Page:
Lunchtime Links 1-28

Jan 28, 2010 17:49 UTC

Bernanke didn’t have staff support on AIG bailout (Ed Harrison) Ed has a copy of a letter from Rep. Darrell Issa, in which he claims Fed staffers weren’t keen on bailing out AIG. He wants another subpoena.

Fed as chump or Fed as crony (Yves Smith) Long form thoughts about why Tim Geithner’s defense yesterday was troubling.

Bernanke seen winning second term (Felsenthal, Reuters)

FOMC statement, redacted (David Merkel) Picking apart the Fed’s FOMC Statement yesterday. The headline is that they still see rates staying low for an “extended period,” which is problematic language/policy in my opinion because it will lead to bank/investor complacency. Quantitative easing, i.e. printing electronic money to buy MBS and other paper, will end on schedule at the end of March. Look for it to pick up again in the future. To fight off deflation, the Fed will be forced into multiple rounds of quantitative easing….just like the Bank of Japan.

Bono invests in Yelp (Bits) Elevation Partners, the VC firm funded by U2′s lead singer (among others), is committing $100 million to the local search site. No word on the % stake the money will buy, but $75 million will be paid to existing shareholders to cash them out. Good deal for Yelp? We know that they turned down a $500m offer from Google recently. If Elevation is getting anything less than 20% of the company for this investment, it would value the company at greater than $500 million.

Prime Minister: Greece victim of “rumors” (Bloomberg) Yeah, uh huh. And Wall Street was unfairly maligned by short sellers worried about capital shortages in fall ’08.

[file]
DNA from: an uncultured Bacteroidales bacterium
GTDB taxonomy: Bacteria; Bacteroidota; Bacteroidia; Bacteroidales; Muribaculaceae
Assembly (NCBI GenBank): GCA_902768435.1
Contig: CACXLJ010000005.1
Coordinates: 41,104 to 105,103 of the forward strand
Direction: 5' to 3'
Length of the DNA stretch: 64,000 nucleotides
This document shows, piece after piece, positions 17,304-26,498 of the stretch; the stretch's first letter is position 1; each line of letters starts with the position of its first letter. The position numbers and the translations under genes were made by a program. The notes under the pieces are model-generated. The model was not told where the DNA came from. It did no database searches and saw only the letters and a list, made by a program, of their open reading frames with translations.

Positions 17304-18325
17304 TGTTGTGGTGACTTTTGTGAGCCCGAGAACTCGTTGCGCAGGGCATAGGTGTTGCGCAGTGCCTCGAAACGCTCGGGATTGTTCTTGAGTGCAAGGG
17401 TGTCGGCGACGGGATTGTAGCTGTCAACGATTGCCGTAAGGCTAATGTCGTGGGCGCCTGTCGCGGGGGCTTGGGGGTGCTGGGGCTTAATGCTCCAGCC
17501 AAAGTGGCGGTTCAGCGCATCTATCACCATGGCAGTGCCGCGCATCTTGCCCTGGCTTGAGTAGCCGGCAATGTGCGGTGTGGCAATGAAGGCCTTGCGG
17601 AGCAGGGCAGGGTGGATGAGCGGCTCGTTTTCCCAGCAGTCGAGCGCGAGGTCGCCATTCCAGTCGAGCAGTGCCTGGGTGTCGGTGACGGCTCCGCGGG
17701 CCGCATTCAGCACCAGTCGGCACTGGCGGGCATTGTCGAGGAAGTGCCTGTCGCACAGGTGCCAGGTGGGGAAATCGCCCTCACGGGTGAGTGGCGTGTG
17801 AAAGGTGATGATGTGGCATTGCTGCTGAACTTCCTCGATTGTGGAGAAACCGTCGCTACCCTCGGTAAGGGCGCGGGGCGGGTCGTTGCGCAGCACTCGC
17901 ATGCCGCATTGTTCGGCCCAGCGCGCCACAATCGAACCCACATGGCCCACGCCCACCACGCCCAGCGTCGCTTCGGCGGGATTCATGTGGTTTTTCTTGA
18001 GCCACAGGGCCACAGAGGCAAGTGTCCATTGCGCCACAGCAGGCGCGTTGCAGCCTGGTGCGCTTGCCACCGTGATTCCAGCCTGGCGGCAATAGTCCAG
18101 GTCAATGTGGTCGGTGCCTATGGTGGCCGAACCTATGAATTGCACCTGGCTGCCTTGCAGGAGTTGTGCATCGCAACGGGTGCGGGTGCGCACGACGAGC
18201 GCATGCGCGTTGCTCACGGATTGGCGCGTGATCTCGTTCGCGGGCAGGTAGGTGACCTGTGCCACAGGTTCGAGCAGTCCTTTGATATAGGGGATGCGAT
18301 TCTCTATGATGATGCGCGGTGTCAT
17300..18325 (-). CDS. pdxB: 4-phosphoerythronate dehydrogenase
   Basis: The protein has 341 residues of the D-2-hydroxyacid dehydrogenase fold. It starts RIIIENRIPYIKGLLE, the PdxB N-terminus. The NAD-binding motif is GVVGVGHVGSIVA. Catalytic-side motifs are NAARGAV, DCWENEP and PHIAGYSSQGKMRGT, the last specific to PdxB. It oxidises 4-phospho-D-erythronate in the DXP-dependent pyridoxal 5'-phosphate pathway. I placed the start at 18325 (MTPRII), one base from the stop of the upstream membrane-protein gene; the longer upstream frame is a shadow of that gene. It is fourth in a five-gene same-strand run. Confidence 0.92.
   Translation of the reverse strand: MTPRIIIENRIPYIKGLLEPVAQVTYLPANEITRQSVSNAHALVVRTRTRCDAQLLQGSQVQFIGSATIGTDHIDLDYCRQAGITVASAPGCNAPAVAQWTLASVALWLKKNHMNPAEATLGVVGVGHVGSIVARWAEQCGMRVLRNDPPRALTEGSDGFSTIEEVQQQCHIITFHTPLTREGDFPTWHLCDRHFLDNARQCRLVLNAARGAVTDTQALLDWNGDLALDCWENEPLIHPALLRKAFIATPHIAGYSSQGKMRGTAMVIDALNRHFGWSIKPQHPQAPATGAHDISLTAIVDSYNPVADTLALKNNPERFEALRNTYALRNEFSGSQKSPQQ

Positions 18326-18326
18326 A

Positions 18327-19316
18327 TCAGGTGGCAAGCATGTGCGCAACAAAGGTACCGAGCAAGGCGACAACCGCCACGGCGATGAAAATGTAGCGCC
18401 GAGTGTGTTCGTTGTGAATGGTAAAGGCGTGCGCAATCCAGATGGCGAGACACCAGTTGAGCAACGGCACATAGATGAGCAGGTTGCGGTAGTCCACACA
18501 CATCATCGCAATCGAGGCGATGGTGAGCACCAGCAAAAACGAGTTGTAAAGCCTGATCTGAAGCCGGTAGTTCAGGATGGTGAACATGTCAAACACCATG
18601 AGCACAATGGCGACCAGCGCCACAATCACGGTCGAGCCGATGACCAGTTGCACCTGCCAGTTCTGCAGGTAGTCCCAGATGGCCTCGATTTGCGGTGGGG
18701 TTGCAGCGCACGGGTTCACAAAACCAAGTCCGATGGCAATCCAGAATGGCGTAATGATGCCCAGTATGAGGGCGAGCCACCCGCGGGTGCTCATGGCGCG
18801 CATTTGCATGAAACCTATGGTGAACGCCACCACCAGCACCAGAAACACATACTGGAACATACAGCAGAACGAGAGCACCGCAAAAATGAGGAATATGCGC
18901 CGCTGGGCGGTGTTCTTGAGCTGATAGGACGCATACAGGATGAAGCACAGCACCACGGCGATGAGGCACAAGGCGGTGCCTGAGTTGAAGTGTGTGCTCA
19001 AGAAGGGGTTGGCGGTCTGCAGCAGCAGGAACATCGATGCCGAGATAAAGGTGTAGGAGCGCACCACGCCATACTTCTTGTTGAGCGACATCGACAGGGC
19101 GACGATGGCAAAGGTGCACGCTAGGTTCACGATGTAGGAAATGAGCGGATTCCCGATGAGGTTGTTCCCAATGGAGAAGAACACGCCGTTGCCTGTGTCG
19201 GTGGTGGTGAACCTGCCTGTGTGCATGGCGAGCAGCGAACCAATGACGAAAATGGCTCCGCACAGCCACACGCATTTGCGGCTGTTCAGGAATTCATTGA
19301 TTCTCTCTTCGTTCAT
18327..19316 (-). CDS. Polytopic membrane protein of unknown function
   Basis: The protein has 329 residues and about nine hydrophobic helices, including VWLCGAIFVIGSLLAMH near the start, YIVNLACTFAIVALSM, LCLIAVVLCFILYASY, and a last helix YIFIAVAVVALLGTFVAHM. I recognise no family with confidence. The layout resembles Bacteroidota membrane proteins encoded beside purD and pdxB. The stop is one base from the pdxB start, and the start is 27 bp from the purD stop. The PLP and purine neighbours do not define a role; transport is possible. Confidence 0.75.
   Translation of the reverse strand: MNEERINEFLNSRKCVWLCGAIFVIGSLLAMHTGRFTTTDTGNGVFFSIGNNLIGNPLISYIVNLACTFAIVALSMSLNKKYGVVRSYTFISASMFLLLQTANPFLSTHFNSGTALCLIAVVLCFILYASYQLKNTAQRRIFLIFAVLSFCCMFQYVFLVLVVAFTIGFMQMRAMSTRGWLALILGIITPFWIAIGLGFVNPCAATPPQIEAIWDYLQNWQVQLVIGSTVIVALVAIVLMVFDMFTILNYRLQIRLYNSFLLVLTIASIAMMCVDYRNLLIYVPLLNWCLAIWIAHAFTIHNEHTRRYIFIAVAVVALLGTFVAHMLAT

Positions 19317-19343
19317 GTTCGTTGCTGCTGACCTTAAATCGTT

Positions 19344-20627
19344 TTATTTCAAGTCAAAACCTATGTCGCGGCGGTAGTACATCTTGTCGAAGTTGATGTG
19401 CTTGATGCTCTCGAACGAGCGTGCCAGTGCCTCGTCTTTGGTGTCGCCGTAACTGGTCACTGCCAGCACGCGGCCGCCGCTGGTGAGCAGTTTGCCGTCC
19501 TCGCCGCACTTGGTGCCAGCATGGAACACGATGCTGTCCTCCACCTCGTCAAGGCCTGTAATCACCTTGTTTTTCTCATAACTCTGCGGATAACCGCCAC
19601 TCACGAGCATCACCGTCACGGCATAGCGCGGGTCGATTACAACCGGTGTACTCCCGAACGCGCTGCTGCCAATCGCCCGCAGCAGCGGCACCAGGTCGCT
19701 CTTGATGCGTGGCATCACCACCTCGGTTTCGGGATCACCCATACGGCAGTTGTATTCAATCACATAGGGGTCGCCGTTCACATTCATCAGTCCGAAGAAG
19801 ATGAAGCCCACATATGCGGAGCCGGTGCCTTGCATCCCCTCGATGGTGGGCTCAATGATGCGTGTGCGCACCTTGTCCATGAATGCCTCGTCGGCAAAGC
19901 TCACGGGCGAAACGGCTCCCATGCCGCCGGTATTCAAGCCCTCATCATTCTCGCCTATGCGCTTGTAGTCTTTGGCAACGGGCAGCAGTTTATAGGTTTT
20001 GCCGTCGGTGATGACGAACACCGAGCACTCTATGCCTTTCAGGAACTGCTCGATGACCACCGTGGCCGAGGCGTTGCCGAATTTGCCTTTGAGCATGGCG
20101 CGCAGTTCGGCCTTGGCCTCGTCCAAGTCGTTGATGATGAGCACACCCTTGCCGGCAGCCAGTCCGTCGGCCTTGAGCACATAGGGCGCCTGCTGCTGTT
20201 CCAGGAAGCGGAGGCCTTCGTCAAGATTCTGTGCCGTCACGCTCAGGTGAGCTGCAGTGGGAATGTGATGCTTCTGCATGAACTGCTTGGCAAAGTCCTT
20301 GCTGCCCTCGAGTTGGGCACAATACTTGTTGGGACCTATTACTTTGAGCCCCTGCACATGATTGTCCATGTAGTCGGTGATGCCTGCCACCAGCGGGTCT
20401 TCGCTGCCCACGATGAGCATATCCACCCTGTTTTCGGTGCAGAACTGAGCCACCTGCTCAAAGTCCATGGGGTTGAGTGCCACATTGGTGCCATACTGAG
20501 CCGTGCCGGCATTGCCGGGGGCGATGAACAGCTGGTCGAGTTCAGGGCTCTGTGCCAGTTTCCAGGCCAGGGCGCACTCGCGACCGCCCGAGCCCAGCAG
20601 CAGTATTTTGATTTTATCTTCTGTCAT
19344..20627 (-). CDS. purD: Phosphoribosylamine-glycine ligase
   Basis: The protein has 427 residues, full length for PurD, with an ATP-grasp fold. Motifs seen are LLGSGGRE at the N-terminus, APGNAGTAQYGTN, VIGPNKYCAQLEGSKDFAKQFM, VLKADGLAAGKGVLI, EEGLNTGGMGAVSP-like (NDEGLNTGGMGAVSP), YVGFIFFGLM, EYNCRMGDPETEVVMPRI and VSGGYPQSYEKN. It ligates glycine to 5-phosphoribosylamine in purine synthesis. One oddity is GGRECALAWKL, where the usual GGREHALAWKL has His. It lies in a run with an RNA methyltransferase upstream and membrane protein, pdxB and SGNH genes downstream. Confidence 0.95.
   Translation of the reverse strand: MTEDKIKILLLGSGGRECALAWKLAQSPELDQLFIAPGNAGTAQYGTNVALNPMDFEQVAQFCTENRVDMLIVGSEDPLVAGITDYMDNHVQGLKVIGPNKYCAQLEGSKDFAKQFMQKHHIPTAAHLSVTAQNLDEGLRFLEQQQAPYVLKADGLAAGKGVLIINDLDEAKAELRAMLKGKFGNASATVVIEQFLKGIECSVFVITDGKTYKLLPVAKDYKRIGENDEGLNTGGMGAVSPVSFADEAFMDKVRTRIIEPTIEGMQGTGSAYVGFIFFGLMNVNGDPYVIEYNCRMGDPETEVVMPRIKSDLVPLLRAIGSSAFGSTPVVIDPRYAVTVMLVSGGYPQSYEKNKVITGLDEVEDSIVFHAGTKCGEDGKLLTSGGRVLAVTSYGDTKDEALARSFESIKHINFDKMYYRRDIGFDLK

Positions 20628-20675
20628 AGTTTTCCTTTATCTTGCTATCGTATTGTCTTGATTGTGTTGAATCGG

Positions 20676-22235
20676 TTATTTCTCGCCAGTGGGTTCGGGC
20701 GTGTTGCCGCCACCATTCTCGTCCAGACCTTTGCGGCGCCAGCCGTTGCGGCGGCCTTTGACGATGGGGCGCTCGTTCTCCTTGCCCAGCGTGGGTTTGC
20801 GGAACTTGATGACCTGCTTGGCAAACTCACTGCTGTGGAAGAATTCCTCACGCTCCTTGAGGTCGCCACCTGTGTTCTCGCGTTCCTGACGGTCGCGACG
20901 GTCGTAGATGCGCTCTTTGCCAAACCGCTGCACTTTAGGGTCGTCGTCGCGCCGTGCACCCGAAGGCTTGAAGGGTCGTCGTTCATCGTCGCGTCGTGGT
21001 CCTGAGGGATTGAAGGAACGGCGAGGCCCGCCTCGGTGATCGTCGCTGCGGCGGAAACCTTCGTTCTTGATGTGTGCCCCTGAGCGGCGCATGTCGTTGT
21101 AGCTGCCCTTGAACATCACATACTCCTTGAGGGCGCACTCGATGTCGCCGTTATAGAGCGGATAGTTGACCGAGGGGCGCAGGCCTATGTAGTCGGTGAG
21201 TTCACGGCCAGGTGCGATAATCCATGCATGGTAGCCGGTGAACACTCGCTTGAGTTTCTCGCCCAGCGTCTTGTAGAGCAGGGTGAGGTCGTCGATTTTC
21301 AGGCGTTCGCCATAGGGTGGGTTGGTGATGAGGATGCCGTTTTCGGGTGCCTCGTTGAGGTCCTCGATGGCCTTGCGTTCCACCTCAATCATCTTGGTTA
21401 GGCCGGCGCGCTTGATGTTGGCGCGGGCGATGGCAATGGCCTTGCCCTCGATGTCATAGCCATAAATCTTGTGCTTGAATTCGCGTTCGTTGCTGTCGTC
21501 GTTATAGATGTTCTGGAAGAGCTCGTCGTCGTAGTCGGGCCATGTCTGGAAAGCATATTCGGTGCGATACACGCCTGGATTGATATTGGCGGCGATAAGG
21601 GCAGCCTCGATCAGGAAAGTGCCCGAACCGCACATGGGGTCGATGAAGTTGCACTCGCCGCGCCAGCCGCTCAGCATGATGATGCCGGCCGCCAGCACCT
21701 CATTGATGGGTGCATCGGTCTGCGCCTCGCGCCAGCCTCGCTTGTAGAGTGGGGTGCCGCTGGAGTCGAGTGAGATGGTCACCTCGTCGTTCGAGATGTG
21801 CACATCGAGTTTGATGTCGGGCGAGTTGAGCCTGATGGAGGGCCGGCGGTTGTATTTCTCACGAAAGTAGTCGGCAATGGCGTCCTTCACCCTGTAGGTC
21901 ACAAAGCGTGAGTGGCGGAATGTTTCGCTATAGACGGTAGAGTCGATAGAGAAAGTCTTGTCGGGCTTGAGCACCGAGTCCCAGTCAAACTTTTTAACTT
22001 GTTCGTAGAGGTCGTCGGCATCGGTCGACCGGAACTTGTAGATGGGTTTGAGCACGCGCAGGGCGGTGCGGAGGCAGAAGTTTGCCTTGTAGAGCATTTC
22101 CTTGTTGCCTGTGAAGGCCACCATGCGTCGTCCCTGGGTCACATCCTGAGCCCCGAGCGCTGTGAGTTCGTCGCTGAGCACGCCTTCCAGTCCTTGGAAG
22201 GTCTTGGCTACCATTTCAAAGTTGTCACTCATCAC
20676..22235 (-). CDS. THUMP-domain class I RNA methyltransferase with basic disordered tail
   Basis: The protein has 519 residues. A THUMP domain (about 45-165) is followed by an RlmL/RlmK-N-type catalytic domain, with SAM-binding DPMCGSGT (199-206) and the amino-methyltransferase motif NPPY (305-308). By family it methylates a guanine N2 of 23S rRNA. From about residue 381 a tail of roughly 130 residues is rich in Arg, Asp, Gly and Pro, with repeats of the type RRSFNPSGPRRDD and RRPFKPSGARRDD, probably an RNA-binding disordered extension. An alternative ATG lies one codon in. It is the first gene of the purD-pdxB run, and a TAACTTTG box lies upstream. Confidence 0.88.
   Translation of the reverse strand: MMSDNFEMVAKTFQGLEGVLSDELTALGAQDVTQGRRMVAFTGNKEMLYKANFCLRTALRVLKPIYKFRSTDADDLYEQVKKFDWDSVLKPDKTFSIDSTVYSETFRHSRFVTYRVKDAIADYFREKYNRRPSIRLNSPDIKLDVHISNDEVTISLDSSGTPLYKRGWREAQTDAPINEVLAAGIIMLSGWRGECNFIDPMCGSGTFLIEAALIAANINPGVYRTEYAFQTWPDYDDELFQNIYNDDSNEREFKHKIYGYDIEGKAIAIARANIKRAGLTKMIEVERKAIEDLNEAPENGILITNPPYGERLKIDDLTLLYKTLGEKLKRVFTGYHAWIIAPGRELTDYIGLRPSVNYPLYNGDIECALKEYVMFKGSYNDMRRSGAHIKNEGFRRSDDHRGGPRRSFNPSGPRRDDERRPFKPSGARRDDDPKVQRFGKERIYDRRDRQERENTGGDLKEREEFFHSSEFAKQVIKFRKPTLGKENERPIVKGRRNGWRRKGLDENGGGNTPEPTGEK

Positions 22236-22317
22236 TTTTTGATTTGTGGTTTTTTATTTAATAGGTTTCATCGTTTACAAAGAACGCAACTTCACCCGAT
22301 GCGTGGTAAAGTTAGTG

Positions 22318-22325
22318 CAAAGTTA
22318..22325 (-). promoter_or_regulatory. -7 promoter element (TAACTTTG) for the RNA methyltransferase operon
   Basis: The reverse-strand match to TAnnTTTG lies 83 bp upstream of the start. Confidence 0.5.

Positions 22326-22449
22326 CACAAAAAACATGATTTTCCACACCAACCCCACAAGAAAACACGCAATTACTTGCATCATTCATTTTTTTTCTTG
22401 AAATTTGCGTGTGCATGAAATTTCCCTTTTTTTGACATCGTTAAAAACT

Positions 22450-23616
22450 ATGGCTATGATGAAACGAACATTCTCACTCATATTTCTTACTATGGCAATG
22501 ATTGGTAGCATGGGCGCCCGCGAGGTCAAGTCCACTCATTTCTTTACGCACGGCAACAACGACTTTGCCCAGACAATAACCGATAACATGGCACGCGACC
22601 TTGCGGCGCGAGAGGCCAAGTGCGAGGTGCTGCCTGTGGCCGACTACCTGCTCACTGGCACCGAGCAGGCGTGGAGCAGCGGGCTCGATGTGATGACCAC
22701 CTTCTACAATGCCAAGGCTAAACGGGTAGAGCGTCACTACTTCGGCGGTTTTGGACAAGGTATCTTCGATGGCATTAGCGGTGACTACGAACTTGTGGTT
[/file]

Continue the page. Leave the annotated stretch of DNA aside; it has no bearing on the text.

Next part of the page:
Freddie delinquencies increase sharply (CR)

Divided SEC makes climate another “risk” (Scannell/Hughes, WSJ) Investors aren’t clamoring for this information in 10-Qs. The Republican commissioners have this one nailed: “a breathtaking waste” of the SEC’s time/resources and a foolish, misguided gesture to put the SEC’s imprimatur on an agenda about which it has zero expertise.

How to report the news (YouTube) Brilliant.

Academics fight rise of creationism at universities (Guardian) I had no idea this was a problem outside of the American bible belt.

VIDEO: Dump truck destroys pedestrian bridge in Turkey (Break) A guy on the bridge sees trouble coming but freezes…..doesn’t think to run back….

Jon Stewart on Obama’s war against bankers…

The Daily Show With Jon Stewart Mon – Thurs 11p / 10c
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Scientists use the word “theory” in a different manner from its general usage. In general usage it often means a guess about how something works. But in science it is used to describe an explanation that is strongly supported by evidence – no guessing allowed. An explanation without sufficient rigorously tested evidence is called a hypothesis or conjecture. It takes a lot of proof for a hypothesis to be called a theory by the scientific community. For example, the notion that if you drop something it falls to the earth is called the Theory of Gravitation. Do you doubt that anything will drop if you let it go? Evolution is called a theory because scientists have the same level of confidence in it based on an abundance of evidence of many kinds. Biology simply cannot be explained without evolution.

As Judge Jones, the Republican and devoutly Christian judge who presided over the Dover School Board case asserted, creationism simply does not merit being considered side by side with the Theory of Evolution. It has no scientific basis at all. Creationists start from a need to believe in a literal interpretation of Genesis and they desperately seek evidence to support their ideas. The mainstream Christian faiths – Catholicism, Anglicanism, Methodism etc – long ago dispensed with a literal interpreation of Genesis and have no trouble embracing evolution.

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Lunchtime Links 1-15

Jan 15, 2010 16:00 UTC

Consumer protection agency in doubt (Paletta, WSJ) Chris Dodd appears willing to trade the CFPA in exchange for Republican support of his financial reform bill.

Manhattan apt rents drop 9.4% in Q4 (Gittelsohn, Bloomberg) Great stimulus for the NY economy.

Volcker calls for support in fighting bank lobby on reforms (Harper, Bloomberg) Looking to get a copy of this speech to post later today.